She throws off the shackles of her manicured beauty by discarding a blonde wig and smudging her perfectly applied lipstick, and joins the throngs of the protest. She then grabs a Pepsi can of her own from an ice bucket, and hands it to a policeman who is standing guard alongside the rally. He sips the refreshing soda, nods approvingly to the fashion model and to his fellow law enforcers.

Everyone cheers, hugs each other and the screen fades to black. “Live Bolder. Live Louder. Live for now.” Drink Pepsi.

The ad was quickly trashed on social and mainstream media. At a time of intense anger in the US, with marches against Donald Trump’s presidency and institutional racism in the police, this ad was a blatant co-option of protest aesthetics to hawk soda. With a less-than-subtle riff on the famous image of Ieshia Evans being handcuffed by police officers in riot gear at Baton Rouge in 2016, Pepsi sanitized protest and redirected the powerful imagery of urban-based activism away from the social injustices they are trying to correct, to selling more drinks. Deaths in police custody, the oppression by police at protests using violence, pepper spraying, and wrongful arrests were (and still are) raw in the public imagination, and when Pepsi aped the protest “look” for gain, the rebuttal was rightfully swift, and their retraction welcome.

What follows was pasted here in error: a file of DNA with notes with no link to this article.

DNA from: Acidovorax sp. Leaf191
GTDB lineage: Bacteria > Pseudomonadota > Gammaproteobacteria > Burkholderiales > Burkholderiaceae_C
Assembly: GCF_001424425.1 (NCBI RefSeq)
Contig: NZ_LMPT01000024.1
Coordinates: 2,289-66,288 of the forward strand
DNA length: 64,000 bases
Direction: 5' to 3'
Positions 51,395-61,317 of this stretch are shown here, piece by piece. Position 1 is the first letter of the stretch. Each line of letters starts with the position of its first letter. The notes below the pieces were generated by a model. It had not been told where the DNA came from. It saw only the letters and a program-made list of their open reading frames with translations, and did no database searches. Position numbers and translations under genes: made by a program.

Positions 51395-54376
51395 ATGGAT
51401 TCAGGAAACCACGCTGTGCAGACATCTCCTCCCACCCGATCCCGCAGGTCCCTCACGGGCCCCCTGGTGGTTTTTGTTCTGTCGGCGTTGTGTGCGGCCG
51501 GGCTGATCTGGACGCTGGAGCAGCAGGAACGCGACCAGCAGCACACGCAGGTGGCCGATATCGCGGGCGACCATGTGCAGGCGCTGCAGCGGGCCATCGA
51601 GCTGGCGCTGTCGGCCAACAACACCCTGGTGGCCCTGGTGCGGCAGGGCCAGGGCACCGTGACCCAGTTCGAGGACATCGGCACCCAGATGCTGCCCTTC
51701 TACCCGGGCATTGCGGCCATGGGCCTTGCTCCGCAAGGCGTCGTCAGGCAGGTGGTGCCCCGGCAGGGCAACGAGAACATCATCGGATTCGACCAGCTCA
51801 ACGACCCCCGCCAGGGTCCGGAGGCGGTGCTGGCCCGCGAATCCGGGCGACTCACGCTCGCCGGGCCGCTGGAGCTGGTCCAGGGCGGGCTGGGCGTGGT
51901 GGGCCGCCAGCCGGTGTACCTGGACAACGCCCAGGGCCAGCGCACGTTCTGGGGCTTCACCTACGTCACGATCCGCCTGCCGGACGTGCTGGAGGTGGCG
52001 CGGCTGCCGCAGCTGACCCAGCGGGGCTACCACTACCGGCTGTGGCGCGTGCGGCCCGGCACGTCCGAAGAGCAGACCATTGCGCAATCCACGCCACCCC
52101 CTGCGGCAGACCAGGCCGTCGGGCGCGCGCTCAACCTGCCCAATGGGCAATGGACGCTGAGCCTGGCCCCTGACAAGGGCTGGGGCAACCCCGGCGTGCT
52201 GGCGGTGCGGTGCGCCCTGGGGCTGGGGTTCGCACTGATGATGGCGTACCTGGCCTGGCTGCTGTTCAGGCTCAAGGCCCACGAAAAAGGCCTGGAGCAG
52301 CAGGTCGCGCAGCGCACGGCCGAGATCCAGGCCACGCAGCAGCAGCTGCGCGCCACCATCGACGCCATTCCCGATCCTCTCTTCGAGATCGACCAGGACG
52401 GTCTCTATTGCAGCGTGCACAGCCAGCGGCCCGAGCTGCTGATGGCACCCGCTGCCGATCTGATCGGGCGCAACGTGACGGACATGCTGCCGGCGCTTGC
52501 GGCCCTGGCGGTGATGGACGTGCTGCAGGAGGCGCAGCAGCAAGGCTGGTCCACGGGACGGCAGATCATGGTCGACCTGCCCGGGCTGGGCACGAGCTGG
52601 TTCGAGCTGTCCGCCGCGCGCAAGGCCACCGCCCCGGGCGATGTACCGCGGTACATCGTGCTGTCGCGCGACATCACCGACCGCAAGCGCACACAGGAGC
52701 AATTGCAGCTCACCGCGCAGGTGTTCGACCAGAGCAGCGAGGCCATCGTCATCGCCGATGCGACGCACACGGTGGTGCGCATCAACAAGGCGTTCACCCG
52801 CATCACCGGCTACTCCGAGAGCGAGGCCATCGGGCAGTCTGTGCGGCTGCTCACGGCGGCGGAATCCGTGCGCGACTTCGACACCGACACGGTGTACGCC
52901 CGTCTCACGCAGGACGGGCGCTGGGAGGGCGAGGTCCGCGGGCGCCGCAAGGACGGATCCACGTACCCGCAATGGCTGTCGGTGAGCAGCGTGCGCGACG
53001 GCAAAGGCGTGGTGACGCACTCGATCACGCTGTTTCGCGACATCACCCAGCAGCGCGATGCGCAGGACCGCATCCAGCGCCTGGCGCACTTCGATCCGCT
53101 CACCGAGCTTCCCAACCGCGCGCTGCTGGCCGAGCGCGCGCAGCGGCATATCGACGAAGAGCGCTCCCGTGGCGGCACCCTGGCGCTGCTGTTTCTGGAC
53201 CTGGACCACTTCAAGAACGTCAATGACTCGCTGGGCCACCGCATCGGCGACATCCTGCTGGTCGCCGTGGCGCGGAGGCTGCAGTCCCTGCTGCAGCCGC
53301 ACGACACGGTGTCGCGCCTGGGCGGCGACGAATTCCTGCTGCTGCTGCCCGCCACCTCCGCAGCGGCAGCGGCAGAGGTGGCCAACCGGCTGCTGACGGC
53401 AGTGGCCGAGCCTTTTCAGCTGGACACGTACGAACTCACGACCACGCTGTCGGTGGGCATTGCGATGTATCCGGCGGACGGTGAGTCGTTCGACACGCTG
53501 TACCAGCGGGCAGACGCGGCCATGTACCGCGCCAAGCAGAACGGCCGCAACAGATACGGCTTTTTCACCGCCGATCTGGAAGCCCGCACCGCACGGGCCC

But this kind of branding exercise is a perfect example of how capitalism transforms its opponents into its promoters. Drawing on an advertising and technology industry that scours the social world for images, movements, and experiences yet to be commercialized, capitalism’s “creative” edge leaches any semblance that these could be utilized to create alternative social worlds. Any movement (be it a countercultural group, protest movement, meme, or activist ideology) that is looking to destabilize capitalism is viewed as a potential market to exploit.

Hence, capitalism’s “creative” power does not create — it appropriates.

It offers dissenting voices financial incentives, recognition, or even simply a rest from the emotional and physical exhaustion of constantly fighting. But in doing so, those anti-capitalists stop destabilizing capitalism: instead, they become fertile grounds to harvest more profit.

This is how capitalism’s methods of appropriation have been so successful. Its rhetoric of creativity is actually fueled by self-interest, market logics, and competition. That creativity then gets wielded as capitalism’s most potent weapon. As the market absorbs all its challenges and then repackages them as products for sale, that creativity  becomes the means by which capitalism’s boosters in politics and the media can explicitly or implicitly boast: “There is no alternative.”

But there can be an alternative — perhaps revolutionary creativity; one that is about creating new phenomena to which capitalism is unaware. There is a powerful force in the margins of society and in the fissures of the commercialized world that is destabilizing the ground on which capitalism’s future is being harvested.

Creativity should be about seeking out those activities, people, and ephemera that resist co-option, appropriation, and stabilization by capitalism — not figuring out new ways to shore it up

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Oli Mould is lecturer in Human Geography at Royal Holloway, University of London. He is the author of Against Creativity and Urban Subversion and the Creative City and blogs at